Pension & Benefits News Final regulations clarify HRAs integrated with individual coverage
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Monday, January 25, 2021

Final regulations clarify HRAs integrated with individual coverage

By Pension and Benefits Editorial Staff

The IRS has released final regulations clarifying the application of the employer shared responsibility provisions and certain nondiscrimination rules to health reimbursement arrangements (HRAs) integrated with individual health insurance coverage or Medicare and to provide certain safe harbors with respect to the application of those provisions to individual coverage HRAs. These are also intended to facilitate the adoption of individual coverage HRAs by employers.

Shared responsibility affordability requirements. Employer-sponsored plan is affordable for an employee if the amount the employee must pay for self-only coverage whether by salary reduction or otherwise for a plan does not exceed a percentage of the employee’s household income. An eligible employer-sponsored plan also provides minimum value (MV) if the plan’s share of the total allowed costs of benefits provided under the plan is at least 60 percent of the costs and if the plan provides substantial coverage of inpatient hospitalization and physician services.

As with other types of employer-sponsored coverage, employers that offer individual coverage HRAs will not know employees’ household incomes. Therefore, the final regulations provide that an employer offering an individual coverage HRA to a class of employees may use safe harbors in determining whether the cost of the HRA is affordable.

Location safe harbor.Under existing premium tax credit (PTC) regulations, an individual coverage HRA is considered to be affordable for a month if the employee’s required HRA contribution for the month does not exceed 1/12 of the product of the employee’s household income for the taxable year and the required contribution percentage.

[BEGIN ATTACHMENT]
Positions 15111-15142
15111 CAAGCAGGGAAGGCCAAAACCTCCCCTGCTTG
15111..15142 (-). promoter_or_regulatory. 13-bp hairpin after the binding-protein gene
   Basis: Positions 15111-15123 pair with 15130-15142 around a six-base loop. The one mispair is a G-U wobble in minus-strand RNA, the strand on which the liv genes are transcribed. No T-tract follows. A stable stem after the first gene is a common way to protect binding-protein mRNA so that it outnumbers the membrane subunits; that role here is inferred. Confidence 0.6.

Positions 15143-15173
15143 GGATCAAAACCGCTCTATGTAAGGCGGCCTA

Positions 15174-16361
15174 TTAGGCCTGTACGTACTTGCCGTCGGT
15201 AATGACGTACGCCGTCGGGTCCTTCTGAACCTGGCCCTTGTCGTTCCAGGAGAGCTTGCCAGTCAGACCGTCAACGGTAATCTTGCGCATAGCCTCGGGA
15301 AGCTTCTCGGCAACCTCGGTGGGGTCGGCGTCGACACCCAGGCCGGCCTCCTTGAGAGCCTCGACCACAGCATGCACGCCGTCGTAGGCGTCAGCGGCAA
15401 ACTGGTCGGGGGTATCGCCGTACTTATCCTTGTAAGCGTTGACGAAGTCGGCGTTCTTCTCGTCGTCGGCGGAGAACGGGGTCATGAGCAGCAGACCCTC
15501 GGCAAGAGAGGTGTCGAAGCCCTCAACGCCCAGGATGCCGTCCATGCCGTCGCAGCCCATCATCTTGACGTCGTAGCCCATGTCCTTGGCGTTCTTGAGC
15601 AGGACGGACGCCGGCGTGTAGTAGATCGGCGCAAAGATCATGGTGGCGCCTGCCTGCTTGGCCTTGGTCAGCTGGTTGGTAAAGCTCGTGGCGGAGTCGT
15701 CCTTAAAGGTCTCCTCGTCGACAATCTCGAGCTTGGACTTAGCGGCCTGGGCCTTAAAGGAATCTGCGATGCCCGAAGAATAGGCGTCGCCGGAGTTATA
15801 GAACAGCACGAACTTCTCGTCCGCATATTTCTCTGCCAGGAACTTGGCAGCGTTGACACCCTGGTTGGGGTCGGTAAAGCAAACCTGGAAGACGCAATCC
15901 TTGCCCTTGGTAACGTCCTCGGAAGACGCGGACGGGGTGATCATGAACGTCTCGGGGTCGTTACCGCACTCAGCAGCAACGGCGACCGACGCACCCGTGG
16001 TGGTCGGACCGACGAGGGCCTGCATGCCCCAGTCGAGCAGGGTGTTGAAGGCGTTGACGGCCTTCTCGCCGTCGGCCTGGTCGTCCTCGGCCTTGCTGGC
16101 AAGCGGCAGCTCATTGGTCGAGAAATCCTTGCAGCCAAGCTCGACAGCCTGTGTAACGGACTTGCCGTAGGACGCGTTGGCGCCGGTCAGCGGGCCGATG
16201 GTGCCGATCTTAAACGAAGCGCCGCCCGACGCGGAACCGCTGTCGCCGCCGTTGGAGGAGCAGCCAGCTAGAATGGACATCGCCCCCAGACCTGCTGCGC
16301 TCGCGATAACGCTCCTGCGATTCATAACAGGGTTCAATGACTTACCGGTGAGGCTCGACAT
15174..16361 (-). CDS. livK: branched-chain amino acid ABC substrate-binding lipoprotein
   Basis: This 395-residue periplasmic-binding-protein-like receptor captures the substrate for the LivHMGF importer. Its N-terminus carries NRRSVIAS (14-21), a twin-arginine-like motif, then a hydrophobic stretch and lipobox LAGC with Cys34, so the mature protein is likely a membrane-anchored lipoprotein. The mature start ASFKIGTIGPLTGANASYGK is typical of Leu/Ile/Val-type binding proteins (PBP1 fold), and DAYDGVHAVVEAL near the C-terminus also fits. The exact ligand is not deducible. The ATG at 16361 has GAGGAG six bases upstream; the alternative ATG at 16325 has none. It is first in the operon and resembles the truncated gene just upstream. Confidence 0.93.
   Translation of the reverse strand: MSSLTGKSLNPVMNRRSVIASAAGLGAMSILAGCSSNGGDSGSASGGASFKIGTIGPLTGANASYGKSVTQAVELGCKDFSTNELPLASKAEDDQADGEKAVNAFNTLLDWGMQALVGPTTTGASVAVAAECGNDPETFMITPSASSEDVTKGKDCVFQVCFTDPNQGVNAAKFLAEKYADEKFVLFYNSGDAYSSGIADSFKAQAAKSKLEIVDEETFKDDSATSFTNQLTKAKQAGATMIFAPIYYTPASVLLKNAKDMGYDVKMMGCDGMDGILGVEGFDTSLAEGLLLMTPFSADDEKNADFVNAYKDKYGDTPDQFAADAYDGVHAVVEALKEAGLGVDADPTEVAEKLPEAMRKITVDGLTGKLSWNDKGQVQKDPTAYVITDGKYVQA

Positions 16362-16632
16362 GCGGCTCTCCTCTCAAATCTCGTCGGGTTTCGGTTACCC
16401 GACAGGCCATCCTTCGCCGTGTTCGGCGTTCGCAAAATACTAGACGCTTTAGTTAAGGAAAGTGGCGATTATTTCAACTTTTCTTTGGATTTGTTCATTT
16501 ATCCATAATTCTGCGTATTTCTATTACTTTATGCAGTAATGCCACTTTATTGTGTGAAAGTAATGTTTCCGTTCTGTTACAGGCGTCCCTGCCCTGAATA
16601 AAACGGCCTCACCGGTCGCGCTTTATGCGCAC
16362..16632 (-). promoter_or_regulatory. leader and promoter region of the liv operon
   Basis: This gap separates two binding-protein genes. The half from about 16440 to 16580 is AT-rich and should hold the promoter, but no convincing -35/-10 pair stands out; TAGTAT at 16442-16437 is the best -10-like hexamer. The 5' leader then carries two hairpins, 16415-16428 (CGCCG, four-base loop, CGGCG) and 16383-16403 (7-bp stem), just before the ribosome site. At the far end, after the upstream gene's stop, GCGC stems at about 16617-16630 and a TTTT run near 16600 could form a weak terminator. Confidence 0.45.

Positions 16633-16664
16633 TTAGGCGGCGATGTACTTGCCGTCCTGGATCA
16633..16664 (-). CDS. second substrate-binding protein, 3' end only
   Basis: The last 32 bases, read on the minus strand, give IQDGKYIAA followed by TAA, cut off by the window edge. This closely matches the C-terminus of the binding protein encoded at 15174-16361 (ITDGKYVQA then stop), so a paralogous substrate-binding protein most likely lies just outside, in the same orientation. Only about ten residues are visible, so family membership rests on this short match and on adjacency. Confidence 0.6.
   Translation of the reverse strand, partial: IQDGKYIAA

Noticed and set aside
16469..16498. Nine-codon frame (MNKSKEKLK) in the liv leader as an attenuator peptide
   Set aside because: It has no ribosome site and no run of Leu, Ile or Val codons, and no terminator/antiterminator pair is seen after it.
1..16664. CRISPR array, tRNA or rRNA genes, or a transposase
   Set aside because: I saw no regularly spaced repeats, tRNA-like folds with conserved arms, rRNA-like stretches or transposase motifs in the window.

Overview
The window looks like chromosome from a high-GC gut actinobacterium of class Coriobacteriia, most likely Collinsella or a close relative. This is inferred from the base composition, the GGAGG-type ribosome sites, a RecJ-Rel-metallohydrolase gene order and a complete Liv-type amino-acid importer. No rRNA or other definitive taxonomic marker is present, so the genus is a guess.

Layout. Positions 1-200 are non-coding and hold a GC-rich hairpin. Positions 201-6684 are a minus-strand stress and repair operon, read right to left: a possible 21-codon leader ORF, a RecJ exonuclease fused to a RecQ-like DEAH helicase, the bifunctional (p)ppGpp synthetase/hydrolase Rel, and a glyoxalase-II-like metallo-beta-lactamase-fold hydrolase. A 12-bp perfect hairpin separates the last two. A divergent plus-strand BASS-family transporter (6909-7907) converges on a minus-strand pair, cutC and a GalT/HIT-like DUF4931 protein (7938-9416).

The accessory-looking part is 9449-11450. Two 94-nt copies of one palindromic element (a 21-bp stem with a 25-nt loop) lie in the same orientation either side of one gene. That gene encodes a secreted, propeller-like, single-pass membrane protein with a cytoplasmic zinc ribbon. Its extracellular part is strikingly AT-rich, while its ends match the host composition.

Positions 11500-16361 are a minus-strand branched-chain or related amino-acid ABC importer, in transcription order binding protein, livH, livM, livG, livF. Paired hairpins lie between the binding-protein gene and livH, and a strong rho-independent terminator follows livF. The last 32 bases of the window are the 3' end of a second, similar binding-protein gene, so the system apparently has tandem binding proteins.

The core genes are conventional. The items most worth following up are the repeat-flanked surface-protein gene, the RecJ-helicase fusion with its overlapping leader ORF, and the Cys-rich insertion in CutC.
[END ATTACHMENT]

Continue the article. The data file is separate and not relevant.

The Treasury Department and the IRS have concluded that the cost of the affordability plan at an employee’s primary site of employment is a reasonable proxy for the cost of the affordability plan at the employee’s residence, while avoiding the burdens that may arise for some employers in keeping records of their employees’ current residences.

Therefore, the final regulations provide that the an employer may use the lowest cost silver plan for the employee for self-only coverage offered through the Exchange where the employee’s primary site of employment is located for determining whether an offer of an individual coverage HRA to a full-time employee is affordable. Further, the regulations provide that the location safe harbor may be used in combination with the other safe harbors provided in the regulations.

Age safe harbor. Under existing premium tax credit regulations, for any given employee, affordability is based on the particular employee’s relevant circumstances, including the particular employee’s age. The new final regulations do not provide a safe harbor for the age used to determine the premium of an employee’s affordability plan. Rather, affordability of the offer of an individual coverage HRA is determined, in part, based on each employee’s age.

Look back month safe harbor. Under existing PTC regulations, the affordability of an individual coverage HRA for a month is determined, in part, based on the cost of the premium tax credit affordability plan for that month. For example, an employee’s required contribution for January 2020 for an individual coverage HRA would be based on the cost of the PTC affordability plan for January 2020.

Under the new final regulations, an employer offering an individual coverage HRA with a calendar-year plan year may use the look-back month safe harbor. However, the regulations provide additional specificity, to take into account that even within a calendar year, from calendar month to calendar month, the lowest cost silver plan in an employee’s applicable location may change due to plan termination or because the plan that was the lowest cost silver plan closes to enrollment (sometimes referred to as plan suppression). Therefore, the final regulations provide that in determining an employee’s required contribution for any calendar month, an employer offering an individual coverage HRA with a calendar-year plan year may use the monthly premium for the lowest cost silver plan for January of the prior calendar year.

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